“The IoT demands an extensive range of new technologies and skills that many organizations have yet to master,” said Nick Jones, Gartner vice president analyst. “A recurring theme in the IoT space is the immaturity of technologies and services and of the vendors providing them.”

Heading the list of needed expertise is security.  “Experienced IoT security specialists are scarce, and security solutions are currently fragmented and involve multiple vendors,” said Mr. Jones. “New threats will emerge through 2021 as hackers find new ways to attack IoT devices and protocols, so long-lived ‘things’ may need updatable hardware and software to adapt during their life span.”

To anyone considering the IoT, and particularly the Industrial IoT (IIoT) or Industrie 4.0, this should be a wake-up call.  As the recent power-grid hack in the Ukraine shows us, old-school approaches like VPNs will not be sufficient when an industrial system is exposed to the Internet. In the IoT environment, Skkynet’s secure by design approach ensures not only a fully integrated approach for the security issues that many are aware of today, but also a forward-looking approach that will meet future challenges.

Having taken security into consideration, there are other items on the list that we see as significant challenges, and for which we provide solutions.  Among these are:

  • IoT Device Management – Each device needs some way to manage software updates, do crash analysis and reporting, implement security, and more. This in turn needs some kind of bidirectional data flow such as provided by SkkyHub, along with a management system capable of working with huge numbers of devices.
  • Low-Power Network Support – Range, power and bandwidth restraints are among the constraints of IoT networks.  The data-centric architecture of SkkyHub and the Skkynet ETK ensure the most efficient use of available resources.
  • IoT Processors and Operating Systems – The tiny devices that will make up most of the IoT demand specialized hardware and software that combine the necessary capabilities of low power consumption, strong security, tiny footprint, and real-time response.  The Skkynet ETK was designed for specifically this kind of system, and can be modified to meet the requirements of virtually any operating system.
  • Event-Stream Processing – As data flows through the system, some IoT applications may need to process and/or analyze it in real time.  This ability, combined with edge processing in which some data aggregation or analysis might take place on the device itself, can enhance the value of an IoT system with little added cost.  Skkynet’s unique architecture provides this kind of capability as well.

According to Gartner, and in our experience, these are some of the technical hurdles facing the designers and implementers of the IoT for the coming years.  As IoT technology continues to advance and mature, we can expect other challenges to appear, and we look forward to meeting those as well.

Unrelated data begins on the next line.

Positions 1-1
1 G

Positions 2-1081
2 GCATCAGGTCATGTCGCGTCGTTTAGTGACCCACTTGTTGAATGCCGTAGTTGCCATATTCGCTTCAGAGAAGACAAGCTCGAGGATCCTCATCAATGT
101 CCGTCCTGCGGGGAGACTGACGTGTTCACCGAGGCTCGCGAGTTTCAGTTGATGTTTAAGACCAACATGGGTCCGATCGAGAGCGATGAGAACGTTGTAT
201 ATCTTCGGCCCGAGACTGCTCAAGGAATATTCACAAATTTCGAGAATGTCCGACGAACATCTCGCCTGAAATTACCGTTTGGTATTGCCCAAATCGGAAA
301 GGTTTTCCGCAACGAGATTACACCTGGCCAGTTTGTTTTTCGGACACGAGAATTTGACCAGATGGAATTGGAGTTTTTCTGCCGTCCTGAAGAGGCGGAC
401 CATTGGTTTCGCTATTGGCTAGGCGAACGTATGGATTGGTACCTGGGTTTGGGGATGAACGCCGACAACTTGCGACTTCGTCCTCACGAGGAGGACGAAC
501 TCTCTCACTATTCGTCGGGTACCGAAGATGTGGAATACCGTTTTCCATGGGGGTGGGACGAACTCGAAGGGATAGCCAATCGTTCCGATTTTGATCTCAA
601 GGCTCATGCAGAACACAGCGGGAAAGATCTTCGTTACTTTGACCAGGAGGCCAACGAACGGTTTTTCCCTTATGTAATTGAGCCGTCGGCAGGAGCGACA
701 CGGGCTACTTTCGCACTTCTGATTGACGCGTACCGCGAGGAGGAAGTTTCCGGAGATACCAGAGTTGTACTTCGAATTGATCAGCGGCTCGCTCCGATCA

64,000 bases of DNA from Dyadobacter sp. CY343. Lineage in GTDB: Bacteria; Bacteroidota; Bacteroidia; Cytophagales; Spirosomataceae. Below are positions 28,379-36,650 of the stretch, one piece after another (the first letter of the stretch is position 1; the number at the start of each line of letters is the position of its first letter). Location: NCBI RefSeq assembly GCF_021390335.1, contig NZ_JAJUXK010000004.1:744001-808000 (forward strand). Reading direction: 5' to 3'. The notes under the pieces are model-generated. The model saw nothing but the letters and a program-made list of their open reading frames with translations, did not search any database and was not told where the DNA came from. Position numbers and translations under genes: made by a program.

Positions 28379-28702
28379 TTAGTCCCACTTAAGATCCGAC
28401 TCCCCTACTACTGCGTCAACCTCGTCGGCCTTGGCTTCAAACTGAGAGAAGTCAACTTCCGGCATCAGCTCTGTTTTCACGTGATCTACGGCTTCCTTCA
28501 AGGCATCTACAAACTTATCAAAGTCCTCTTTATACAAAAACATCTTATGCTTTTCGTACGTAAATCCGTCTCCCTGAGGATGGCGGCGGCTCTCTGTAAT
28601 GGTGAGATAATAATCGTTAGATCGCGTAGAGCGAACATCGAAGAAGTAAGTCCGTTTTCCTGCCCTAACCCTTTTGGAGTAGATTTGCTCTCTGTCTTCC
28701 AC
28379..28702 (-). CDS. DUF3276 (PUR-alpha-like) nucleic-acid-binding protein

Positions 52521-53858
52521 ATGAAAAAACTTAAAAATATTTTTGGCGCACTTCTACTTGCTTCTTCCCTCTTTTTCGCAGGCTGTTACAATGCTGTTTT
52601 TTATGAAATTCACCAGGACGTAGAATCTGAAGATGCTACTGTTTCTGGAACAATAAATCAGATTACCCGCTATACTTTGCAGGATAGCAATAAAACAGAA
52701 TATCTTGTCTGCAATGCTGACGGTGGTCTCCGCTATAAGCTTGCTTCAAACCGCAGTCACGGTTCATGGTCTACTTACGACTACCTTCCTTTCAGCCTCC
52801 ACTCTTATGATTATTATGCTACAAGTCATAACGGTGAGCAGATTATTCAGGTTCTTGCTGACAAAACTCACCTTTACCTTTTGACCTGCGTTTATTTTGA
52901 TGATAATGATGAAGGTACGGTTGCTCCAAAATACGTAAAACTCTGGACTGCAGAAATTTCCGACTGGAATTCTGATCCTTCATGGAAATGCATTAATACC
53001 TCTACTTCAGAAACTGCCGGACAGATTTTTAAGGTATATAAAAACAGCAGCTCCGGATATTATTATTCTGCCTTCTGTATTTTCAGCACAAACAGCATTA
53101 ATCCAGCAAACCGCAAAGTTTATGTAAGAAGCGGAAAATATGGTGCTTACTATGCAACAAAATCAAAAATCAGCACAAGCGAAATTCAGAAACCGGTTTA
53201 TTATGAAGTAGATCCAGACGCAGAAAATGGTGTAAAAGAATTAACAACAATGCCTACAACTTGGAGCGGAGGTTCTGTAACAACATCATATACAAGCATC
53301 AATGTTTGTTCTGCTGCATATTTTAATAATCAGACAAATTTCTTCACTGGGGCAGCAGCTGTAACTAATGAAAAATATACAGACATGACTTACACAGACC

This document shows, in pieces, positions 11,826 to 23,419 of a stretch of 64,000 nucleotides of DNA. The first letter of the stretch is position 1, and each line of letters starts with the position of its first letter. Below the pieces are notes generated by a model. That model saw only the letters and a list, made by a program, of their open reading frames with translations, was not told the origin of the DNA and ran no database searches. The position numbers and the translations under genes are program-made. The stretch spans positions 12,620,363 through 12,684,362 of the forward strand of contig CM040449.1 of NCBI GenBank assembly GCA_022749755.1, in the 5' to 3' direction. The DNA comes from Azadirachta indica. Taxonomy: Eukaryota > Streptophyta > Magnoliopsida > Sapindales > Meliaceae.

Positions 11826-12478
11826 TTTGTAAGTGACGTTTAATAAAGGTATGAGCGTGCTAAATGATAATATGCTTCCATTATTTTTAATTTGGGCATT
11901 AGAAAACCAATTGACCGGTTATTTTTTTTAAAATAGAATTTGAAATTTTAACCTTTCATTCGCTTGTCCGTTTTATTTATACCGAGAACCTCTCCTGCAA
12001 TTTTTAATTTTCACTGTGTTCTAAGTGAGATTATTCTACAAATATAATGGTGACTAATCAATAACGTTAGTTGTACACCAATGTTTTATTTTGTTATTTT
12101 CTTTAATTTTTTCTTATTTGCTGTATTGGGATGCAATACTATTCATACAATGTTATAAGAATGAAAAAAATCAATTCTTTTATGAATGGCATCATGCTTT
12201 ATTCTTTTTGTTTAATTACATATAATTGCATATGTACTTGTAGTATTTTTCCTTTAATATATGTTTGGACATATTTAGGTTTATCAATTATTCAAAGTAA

Security Framework for Industrial IoT Built on Trust

Ultimately, it comes down to trust.  When someone hears about the Industrial IoT, and asks, “What about security?” what they probably mean is, “Should I trust it?”  Without trust, things get complicated, bog down, and sometimes stop moving altogether.  Without trust it’s difficult to build anything—a team, a business, or a family.  And among other things, trust depends on security.

Recently the Industrial Internet Consortium (IIC) published a paper titled Industrial Internet of Things Volume G4: Security Framework, that outlines a comprehensive security framework for the Industrial IoT (IIoT).  In the introduction, the paper outlines five key system characteristics that build trust: security, safety, reliability, resilience and privacy.  The IIC paper then describes how these characteristics must be infused into the IIoT for industrial users to trust it.

It says, “A typical Industrial Internet of Things (IIoT) system is a complex assembly of system elements. The trustworthiness of the system depends on trust in all of these elements, how they are integrated and how they interact with each other. Permeation of trust is the hierarchical flow of trust within a system from its overall usage to all its components.”

Trust is fundamental to the Security Framework

The idea is that for trust to permeate through the IIoT system—for the users to trust it—the system must be trustworthy from the ground up.  First, the components or building blocks of the system must be trusted.  Next, the system builders need to both trust these components, as well as put them together in a trustworthy way.  When all is checked, tested, and functioning well at these two levels, and the system meets the specifications of the system users, then the users will begin to trust the system.  Trust will permeate down from the users to the system builders, and ultimately to the components and those who supply them.